Italian researchers found that supplementing ranibizumab treatment with the daily administration of an NSAID solution improved AMD symptoms better than ranibizumab alone, and believe over time greater statistical significance will emerge.
Ranibizumab (trade name Lucentis), an anti-vascular endothelial growth factor (anti-VEGF) drug, is considered useful in restoring visual acuity for those that suffer from age-related macular degeneration (AMD). Seeking to find out if its efficacy can be further bolstered, Italian researchers tested it in combination with indomethacin, a non-steroidal anti-inflammatory drug (NSAID).
Indomethacin is also used in the treatment of various rheumatic conditions, including many forms of tendinitis and arthritis. In ophthalmological surgery applications, it is used to stabilize pupillary dilation or to minimize postsurgical inflammation.
The study observed 22 eyes in 22 patients. 11 patients received just initial monthly ranibizumab dosing for 3 months, and 11 more received the initial thrice monthly ranibizumab, which they followed up with three drops of 0.5% indomethacin solution daily for 6 months.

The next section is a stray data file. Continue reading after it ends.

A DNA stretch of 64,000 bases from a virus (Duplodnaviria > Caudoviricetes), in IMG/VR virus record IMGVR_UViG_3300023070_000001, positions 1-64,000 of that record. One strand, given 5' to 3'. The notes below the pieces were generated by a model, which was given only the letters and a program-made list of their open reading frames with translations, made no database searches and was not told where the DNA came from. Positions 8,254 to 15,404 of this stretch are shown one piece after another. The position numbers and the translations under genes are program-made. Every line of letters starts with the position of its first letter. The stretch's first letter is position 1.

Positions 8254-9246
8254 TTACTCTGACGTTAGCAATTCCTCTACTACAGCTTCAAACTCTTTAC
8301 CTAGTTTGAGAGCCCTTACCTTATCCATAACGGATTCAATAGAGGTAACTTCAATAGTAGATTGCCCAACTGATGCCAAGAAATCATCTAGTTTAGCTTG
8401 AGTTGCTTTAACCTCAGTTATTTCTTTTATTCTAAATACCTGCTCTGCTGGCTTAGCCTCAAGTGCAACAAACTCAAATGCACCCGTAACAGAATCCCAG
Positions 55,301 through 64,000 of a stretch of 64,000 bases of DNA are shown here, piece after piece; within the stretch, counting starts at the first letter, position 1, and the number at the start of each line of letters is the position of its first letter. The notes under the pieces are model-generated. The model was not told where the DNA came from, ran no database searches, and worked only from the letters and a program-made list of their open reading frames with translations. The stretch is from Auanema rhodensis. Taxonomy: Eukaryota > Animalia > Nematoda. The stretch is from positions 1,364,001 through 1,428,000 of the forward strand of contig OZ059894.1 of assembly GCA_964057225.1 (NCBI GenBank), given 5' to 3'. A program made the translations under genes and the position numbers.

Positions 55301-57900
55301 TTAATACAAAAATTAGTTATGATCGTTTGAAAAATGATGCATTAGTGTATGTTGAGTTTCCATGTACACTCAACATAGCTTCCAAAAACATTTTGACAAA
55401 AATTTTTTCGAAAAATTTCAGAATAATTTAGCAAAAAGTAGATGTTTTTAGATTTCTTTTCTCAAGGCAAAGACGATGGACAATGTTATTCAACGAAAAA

At the end of the 6 months, all 22 patients saw improvements in best-corrected visual acuity (BCVA). The combination group did see a greater improvement in both central macular thickness (CMT) and visual acuity than the ranibizumab-only group. The change in CMT was reported in the combination group as −129.2 µm (−30.1%; P < .01), while in the ranibizumab-only group, the change was −86.9 mm (−21.1%; P < .01). The gains in acuity over the control group were not statistically significant.
The study is ongoing, and it will report again at the one year mark.
Lead author Andrea Russo, MD, presented the findings at the American Academy of Ophthalmology 2016 Meeting in Chicago. He expressed confidence that, at the subsequent one year mark, continued indomethacin and ranibizumab combination treatment would continue to separate its efficacy from ranibizumab alone, and statistical significance would emerge.